Natural IVF in Japan

About five years ago my husband and I began trying to start a family. It was the beginning of our journey through infertility.  I always worried I might be infertile due to a childhood condition I had as a child (one that nearly killed me).

Before we married I warned him of the possibility, but he wanted to marry anyway.  He wanted children, but he wanted me more. He could live without kids if that was what it came to. However, he didn’t feel he could live without me.

So we got married and after a year or more began trying in earnest.  Nothing happened. Every month it would be a negative.

The first fertility clinic we went to had a female doctor. She could not give reasons and gave me some Chinese medicine to help. It didn’t.

Then my husband’s company transferred him and we put our family plans on pause. Our new area had a lot better options on fertility. The next clinic we went to had very good results for success. The lobby was always packed with women and the wait was two hours.

They had me pee in a cup to check if I was close to ovulating. They tried clomid with disastrous results. They also checked my AMH and discovered I was critically low and running out of time. I am likely to hit menopause before the age of 35.

I was devastated.

That clinic failed us so we switched to a different one where they also made me pee in a cup. The doctor had a sense of humor, something most lacked. Like the clinic before he was a guy.  He had me monitor my body temperature every morning, but my basal body temperature never rises (I likely wasn’t ovulating much at this time).

It was there he performed an MRI and gave a devastating prognosis: adenomyosis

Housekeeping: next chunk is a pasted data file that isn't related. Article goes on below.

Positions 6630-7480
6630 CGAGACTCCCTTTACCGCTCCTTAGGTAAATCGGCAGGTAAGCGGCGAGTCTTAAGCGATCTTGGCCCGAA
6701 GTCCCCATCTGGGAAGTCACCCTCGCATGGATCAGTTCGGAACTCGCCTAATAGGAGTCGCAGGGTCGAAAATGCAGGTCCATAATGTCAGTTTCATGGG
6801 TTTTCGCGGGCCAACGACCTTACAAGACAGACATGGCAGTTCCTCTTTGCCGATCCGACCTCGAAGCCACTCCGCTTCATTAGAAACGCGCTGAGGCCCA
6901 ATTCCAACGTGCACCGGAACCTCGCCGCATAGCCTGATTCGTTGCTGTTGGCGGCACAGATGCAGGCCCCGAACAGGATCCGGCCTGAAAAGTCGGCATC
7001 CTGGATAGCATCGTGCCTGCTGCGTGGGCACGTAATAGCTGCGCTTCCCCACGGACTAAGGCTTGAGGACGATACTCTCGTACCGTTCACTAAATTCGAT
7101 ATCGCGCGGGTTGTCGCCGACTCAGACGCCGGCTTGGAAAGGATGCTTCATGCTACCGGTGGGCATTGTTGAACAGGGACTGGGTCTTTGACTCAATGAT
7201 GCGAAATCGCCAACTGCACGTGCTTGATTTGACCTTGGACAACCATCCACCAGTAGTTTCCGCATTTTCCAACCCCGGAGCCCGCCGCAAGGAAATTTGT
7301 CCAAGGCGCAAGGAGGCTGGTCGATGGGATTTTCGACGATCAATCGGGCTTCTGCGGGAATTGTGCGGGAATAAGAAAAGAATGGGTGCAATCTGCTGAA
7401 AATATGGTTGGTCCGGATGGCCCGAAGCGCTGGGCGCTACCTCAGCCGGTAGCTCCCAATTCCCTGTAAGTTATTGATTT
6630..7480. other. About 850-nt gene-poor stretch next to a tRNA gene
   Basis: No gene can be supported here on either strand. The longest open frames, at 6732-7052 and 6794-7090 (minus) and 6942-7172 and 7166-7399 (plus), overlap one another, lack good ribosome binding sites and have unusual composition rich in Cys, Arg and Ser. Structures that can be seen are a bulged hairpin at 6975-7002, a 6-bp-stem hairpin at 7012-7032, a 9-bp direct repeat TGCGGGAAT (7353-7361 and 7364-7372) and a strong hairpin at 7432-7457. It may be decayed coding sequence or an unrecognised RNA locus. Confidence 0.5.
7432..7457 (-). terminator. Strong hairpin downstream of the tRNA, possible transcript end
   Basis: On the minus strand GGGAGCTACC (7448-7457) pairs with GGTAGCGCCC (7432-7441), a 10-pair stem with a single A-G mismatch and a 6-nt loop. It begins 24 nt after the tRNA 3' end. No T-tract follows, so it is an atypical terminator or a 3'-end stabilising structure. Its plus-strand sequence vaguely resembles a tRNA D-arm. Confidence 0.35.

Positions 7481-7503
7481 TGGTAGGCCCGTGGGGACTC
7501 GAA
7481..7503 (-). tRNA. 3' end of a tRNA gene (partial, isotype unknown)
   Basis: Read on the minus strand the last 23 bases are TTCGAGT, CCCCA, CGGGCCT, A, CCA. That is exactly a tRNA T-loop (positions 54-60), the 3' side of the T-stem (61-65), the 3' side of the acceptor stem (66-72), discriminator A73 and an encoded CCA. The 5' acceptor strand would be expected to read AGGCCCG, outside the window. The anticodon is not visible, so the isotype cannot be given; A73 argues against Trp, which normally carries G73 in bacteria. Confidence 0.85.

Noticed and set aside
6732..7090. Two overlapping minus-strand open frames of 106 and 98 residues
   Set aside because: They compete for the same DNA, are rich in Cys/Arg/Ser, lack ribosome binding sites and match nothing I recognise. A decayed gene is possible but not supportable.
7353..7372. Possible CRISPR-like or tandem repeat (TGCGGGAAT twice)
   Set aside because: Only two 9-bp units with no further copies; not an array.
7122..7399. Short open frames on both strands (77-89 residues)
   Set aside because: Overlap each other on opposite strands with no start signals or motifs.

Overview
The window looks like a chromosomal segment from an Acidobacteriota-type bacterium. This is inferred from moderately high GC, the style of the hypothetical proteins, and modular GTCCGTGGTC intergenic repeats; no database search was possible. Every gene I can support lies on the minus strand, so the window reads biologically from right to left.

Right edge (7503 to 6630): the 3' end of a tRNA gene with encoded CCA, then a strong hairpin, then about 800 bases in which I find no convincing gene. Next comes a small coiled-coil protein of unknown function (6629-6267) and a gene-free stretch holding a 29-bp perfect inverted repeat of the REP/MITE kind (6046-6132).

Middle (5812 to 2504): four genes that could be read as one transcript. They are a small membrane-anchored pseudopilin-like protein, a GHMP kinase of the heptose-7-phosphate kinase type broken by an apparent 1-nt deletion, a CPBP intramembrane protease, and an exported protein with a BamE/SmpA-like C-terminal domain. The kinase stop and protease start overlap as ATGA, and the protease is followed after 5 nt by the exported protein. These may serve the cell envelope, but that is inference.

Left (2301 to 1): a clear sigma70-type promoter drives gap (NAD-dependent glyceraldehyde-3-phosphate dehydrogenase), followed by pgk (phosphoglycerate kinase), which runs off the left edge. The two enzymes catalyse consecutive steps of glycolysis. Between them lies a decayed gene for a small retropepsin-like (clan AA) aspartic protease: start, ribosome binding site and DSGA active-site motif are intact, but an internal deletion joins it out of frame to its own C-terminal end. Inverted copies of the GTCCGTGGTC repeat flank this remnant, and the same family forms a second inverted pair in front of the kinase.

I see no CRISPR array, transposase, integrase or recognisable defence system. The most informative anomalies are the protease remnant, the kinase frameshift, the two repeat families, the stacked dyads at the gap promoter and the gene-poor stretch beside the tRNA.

My uterus was heavily compromised by it. I likely also have endometriosis since the two tend to come together. I might never be able to become pregnant

I held it together the whole train ride home and, upon entering the doorway of my home, burst into tears in front of my husband who quickly hugged me and said it would be all right.

We went ahead and tried chemical IVF for the first time, but the cycle had to be cancelled. I failed to grow even three follicles from all those hormones. We still had to pay nearly $4000 for a completely failed round.

We decided one more time, but summer vacation was coming up. The doctor seemed more interested in his vacation (which I don’t hold against him since Japanese need to relax more) but something in the way he went about it irked me. This clinic had failed us for over six months.

It was time to move on. I called my husband he scheduled us an appointment at a clinic that specialized in natural IVF. I had never heard of this treatment before.

I walked in and they drew my blood. A follicle was almost mature and they asked if I’d like to extract the egg. I was floored.  “Okay,” I said. The next day they took it out by needle, fertilized it, and then called us up to ask if we wanted to put the embryo back in.

Well, we did and two weeks later I was told by the doctor “You’re pregnant. Congratulations”.

I cried so hard and called my husband. For the next four and half a months were happy times. Our little one grew and grew.  But some dreams don’t last. I still don’t feel up to sharing why we lost our son, but it had nothing to do with the IVF or my uterus.

Still, even though we lost our son, it taught us to hope. I held a baby to over 17 weeks in a uterus the doctor had said might never be able to hold an embryo at all. Sometimes I think of my son.